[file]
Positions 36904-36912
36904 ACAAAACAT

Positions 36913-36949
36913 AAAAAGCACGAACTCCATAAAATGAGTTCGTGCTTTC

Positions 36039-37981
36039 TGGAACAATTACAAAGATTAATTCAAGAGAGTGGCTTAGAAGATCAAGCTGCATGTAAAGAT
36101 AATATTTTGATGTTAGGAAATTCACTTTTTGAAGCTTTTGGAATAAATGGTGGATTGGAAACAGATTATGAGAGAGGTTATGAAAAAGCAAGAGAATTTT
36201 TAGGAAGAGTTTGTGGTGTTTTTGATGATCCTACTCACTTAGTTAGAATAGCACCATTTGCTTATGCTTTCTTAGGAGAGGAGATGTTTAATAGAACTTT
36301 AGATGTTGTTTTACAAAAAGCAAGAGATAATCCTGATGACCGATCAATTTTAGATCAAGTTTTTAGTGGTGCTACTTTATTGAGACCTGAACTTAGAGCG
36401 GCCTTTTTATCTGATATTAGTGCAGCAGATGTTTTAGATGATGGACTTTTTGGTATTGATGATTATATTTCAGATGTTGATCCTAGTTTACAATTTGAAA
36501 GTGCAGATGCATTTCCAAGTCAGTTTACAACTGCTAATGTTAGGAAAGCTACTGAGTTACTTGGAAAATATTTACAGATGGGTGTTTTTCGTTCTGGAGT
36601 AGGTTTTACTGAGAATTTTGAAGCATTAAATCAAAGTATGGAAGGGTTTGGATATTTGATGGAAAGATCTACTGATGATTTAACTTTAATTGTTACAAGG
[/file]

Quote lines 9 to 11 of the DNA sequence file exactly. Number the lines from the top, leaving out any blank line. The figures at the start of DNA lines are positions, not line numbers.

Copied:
36301 AGATGTTGTTTTACAAAAAGCAAGAGATAATCCTGATGACCGATCAATTTTAGATCAAGTTTTTAGTGGTGCTACTTTATTGAGACCTGAACTTAGAGCG
36401 GCCTTTTTATCTGATATTAGTGCAGCAGATGTTTTAGATGATGGACTTTTTGGTATTGATGATTATATTTCAGATGTTGATCCTAGTTTACAATTTGAAA
36501 GTGCAGATGCATTTCCAAGTCAGTTTACAACTGCTAATGTTAGGAAAGCTACTGAGTTACTTGGAAAATATTTACAGATGGGTGTTTTTCGTTCTGGAGT